Loch Leven Lakes, off of 80, near Rainbow Lodge might be fun also. I was just there (in trail runners, tho). It's about 7 miles in to the first lake, then several other lakes about 1/2 mile apart. You have to cross some railroad tracks & I'm not sure what that's like in full snow.

Here's a link to some photos: http://m.flickr.com/#/photos/alfrescosf/6371898687/

Also, I live in Windsor, just up the road from you. PM me if you want some company. I'm new to winter camping as well. That was one of the reasons for the trip.

Lisa

USA Duane Hall
(hikerduane) - F

Locale: Extreme northern Sierra Nevada
Loon Lake area on 11/22/2011 21:08:27 MST Print View

Three of us drove up to the FS cabin by Loon Lake last winter, day after a good storm. The road was plowed, only a few cars up on top, a few more scattered along side the road on our way out Sunday. Try to hit the traffic the right direction on 50. Temps got into the single digits, but two of the guys dug in, I just brought my warm bag and dug down less than a foot for my tent. Give yourself an hour to get from 50 to the cabin. Along the road in, there are many spots to park and take off skiing or to a spot no one would camp by you. I have noticed a parking area that looks like it is plowed, just north a little ways of the Fallen Leaf turnoff but south of Bayview CG. That is an option I want to check out to see if that would give better access to Kalmia or Azure lakes.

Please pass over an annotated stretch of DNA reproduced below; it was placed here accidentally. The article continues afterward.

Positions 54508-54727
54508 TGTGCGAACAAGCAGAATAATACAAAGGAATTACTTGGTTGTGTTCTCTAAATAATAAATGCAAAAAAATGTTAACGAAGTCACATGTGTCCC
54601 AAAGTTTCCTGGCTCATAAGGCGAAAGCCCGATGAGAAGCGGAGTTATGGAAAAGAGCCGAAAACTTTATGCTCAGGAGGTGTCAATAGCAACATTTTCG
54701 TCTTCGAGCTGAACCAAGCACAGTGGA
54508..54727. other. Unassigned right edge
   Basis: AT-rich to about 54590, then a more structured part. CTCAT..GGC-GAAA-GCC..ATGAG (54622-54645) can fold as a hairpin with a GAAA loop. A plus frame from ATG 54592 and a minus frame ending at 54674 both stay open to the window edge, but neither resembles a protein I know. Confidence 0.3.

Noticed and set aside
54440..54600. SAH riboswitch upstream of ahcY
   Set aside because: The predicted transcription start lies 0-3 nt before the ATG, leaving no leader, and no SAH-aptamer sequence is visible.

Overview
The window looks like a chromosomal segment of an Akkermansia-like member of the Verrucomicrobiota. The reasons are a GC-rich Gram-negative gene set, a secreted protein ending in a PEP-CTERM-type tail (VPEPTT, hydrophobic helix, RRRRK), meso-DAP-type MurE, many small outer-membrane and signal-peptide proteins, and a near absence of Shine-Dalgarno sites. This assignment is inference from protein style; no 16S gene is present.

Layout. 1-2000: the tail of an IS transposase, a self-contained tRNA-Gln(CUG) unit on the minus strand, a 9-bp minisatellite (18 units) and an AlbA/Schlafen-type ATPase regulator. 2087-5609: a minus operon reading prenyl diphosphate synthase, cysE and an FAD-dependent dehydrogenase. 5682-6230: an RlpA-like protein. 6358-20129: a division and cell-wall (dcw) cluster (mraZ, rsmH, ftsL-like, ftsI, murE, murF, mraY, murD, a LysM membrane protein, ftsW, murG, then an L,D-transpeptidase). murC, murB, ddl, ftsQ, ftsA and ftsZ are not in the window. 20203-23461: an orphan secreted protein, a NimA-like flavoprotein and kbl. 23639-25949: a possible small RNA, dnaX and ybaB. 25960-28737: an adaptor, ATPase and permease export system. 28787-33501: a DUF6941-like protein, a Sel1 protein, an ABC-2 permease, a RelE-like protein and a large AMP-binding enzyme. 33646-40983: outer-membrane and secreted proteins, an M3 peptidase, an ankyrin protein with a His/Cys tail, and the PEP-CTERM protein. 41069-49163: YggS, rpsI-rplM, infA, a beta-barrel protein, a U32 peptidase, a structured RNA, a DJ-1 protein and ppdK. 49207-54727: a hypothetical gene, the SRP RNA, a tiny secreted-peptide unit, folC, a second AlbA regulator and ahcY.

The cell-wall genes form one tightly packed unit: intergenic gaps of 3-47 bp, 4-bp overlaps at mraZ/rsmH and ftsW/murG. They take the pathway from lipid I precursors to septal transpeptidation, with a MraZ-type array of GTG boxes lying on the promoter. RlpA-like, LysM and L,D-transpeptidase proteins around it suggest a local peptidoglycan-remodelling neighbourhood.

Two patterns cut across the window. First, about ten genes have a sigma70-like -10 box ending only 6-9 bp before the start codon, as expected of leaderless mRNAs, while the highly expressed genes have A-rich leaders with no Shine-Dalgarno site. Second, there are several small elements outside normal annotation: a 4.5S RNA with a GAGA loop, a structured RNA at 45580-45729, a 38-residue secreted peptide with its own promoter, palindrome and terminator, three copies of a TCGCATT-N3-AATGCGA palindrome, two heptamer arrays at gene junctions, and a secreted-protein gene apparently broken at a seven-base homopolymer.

Lassen VNP area out of Mineral is good. You can either pull off before getting into the Park and thus save the entrance fee, or pull up to the new Visitor Center with nice restrooms and park there, to either camp at the cg by the parking lot (and warm building) or hike in to your hearts content and set up. Our group has camped at the cg a few times and snow shoed in quite a few miles another time.
Duane

Justin Baker
(justin_baker) - F

Locale: Santa Rosa, CA
Re: Snowy dayhikes in California? on 11/23/2011 15:42:41 MST Print View

Thanks for all the suggestions guys! Now I just need to get some snowshoes and gaiters (I have been trolling ebay for a decent priced pair of traditionals).

USA Duane Hall
(hikerduane) - F

Locale: Extreme northern Sierra Nevada
In your area on 11/23/2011 18:18:41 MST Print View

I should have mentioned, a few I go bping with are in the Santa Rosa area or there about, one couple is even doing the Discovery Trail. About half a dozen or so. At least closer to you than me up in the mountains.
Duane